USA, 1972, 109 mins. Director: John Boorman. Stars: Jon Voight, Burt Reynolds, Ned Beatty, Ronny Cox.

Here's one film worth coming back to uni a couple of days early for. Deliverance is a classic: hair-raising and haunting, it's full of scenes which will stay with you for a long time. Its subject—a white-water rafting trip undertaken by four Atlanta businessmen in the backwoods of the South—provides us with plenty of scenic vistas, lulling the enchanted viewer into a false sense of security. A brutal confrontation which follows, between the four civilised adventurers and two terrifying mountain men, shatters the illusion. The people of the hills are as wild as the landscape, and suddenly the land's desolate beauty offers the rafters no comfort or relief: their escapist journey turns into a desperate attempt to escape. The suspense is uncontrived and almost unbearable: this is one film where again and again you won't know what happens next.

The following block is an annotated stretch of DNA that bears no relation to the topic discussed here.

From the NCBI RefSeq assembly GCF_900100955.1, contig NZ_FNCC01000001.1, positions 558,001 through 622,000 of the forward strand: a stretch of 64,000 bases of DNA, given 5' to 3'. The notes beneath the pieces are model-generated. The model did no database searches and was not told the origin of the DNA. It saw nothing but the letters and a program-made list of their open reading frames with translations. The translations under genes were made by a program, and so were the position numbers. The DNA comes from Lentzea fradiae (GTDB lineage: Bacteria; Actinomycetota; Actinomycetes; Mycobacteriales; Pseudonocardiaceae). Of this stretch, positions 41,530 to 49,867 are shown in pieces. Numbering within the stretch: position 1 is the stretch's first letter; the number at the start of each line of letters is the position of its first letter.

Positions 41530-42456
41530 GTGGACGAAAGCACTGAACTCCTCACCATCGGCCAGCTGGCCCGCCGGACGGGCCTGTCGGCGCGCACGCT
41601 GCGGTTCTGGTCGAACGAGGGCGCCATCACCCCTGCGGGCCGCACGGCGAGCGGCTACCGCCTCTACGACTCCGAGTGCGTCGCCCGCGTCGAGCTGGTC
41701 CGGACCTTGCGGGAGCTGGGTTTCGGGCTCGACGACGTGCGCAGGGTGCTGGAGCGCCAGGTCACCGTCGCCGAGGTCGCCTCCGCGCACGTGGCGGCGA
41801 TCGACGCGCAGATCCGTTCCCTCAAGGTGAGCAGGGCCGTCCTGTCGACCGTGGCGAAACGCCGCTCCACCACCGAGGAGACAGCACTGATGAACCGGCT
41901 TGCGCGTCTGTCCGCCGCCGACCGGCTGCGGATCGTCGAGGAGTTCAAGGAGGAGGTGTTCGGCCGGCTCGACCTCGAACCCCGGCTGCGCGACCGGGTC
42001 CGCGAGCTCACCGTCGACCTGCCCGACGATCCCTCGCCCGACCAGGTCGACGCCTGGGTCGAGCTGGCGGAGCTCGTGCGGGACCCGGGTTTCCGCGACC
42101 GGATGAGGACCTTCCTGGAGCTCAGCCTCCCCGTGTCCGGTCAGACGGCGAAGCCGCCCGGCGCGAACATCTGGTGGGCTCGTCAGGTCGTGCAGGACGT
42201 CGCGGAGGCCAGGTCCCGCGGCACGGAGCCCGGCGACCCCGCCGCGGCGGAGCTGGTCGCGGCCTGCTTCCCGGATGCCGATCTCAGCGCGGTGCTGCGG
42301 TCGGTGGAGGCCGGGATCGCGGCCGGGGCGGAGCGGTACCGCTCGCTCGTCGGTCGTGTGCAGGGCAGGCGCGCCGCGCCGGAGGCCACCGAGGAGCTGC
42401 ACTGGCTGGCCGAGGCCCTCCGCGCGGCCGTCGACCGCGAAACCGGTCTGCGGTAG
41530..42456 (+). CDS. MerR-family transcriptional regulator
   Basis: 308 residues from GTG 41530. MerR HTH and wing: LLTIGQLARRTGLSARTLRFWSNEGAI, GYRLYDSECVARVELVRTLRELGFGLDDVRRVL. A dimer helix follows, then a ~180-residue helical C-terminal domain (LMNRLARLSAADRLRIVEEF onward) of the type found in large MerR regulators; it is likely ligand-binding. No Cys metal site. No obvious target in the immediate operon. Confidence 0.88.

Jon Voight (where is he now?) gives a great performance, as do Burt Reynolds, Ned Beatty (in his first role) and Ronny Cox. Twenty-two years on, Deliverance remains as chilling as on the day it was released. And it features the added bonus of the now-legendary "duelling banjos" sequence (you'll recognise the music even if you don't recognise the scene).


First published in a reviews booklet of the ANU Film Group.
This page: 31 January 2000; last modified 16 February 2001.

©1994, 2000 Rory Ewins